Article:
In your Ford or other fine automobile, you will be led, as if by an invisible hand, to reduce congestion, even though that was no part of your intention. And in Washington state they've got the data to prove it:
For about eight months, drivers in 275 Seattle-area households agreed to pay for something the rest of us get for free: The right to drive on the region's freeways and streets.
They were guinea pigs in a pioneering study that explored how motorists' behavior might change if they had to pay tolls — not just on a few bridges or highways, but on almost every road with a yellow center line.
Researchers established virtual tolls ranging from a nickel to 50 cents a mile. They gave participants pre-paid accounts of between $600 and $3,000, and told them they could keep whatever the tolls didn't eat up.
The experiment ended in February. Preliminary results, released this month, suggest that if such so-called "road pricing" were widespread, it could make a significant dent in traffic.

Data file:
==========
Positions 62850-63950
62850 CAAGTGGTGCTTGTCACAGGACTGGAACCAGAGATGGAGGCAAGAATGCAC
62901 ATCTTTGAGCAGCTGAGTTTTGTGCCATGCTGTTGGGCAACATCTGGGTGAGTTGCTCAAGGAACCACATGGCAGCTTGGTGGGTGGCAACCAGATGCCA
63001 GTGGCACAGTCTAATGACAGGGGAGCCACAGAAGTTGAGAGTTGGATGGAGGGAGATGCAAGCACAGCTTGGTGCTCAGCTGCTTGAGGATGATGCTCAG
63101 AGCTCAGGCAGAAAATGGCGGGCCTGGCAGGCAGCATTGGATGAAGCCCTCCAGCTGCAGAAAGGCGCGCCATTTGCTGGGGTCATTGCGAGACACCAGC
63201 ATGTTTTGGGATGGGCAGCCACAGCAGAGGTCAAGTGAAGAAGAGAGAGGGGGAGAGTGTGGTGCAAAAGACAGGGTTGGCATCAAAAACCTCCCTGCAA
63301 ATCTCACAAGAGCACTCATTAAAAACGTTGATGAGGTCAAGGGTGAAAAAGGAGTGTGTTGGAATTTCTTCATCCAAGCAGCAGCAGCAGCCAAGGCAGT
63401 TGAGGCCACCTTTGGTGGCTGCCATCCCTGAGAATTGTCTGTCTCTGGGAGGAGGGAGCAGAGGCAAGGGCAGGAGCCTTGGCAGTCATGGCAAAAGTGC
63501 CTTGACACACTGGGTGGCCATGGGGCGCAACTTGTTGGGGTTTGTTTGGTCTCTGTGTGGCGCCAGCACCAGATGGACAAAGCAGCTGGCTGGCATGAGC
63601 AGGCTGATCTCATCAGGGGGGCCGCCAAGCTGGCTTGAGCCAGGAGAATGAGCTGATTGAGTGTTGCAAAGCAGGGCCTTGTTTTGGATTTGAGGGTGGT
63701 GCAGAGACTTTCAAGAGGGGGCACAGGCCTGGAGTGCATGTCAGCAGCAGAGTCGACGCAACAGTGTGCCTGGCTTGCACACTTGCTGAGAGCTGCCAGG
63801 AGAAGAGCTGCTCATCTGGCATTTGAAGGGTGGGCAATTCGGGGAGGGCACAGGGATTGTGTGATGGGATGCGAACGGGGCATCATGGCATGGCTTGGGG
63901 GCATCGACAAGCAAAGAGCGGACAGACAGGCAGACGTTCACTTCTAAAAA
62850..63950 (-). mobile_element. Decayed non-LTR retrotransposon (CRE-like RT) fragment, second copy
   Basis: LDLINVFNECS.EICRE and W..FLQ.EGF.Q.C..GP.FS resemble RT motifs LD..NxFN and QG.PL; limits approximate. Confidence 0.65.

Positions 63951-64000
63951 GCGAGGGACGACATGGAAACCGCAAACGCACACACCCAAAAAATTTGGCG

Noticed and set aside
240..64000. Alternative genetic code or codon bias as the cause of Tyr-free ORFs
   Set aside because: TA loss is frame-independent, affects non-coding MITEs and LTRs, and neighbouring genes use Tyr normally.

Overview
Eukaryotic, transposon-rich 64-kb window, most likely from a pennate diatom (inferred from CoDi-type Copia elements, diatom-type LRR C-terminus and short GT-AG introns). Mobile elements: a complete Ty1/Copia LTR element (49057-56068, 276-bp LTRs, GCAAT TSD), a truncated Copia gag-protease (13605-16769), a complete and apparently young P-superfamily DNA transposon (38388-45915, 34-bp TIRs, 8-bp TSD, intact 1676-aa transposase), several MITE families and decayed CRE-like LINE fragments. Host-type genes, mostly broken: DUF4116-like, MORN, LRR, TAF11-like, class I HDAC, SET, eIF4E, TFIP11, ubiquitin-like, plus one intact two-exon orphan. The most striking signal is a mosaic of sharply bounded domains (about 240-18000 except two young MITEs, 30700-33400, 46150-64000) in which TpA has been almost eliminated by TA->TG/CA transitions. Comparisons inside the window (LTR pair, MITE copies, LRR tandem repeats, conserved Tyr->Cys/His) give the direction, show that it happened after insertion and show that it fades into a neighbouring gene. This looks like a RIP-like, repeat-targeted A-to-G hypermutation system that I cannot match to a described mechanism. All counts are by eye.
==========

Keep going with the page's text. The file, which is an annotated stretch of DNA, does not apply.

....The promise of keeping some of that money proved to be a powerful incentive. Nearly 80 percent of the participants drove less than they did before, or they changed their routes or travel times to avoid the highest tolls, said Matthew Kitchen, the study's director.
When the study was finished, the average payout was nearly $700 per household.
When other variables are factored out, Kitchen said, participants took 5 percent fewer auto trips and drove 2.5 percent fewer miles each weekday because of the tolls.
The drop was even more dramatic during peak-traffic periods, when tolls were highest: 10 percent fewer trips and 4 percent fewer miles in the morning, 6 percent fewer trips and 11 percent fewer miles at night.
Participant Kathi Hardwick, an executive assistant at a downtown Bellevue bank, started riding the bus to work from her home in Bothell. It wasn't as convenient as driving, she said, but it saved her about $5 each way in tolls on Interstate 405.
She also began combining errands and driving less on weekends.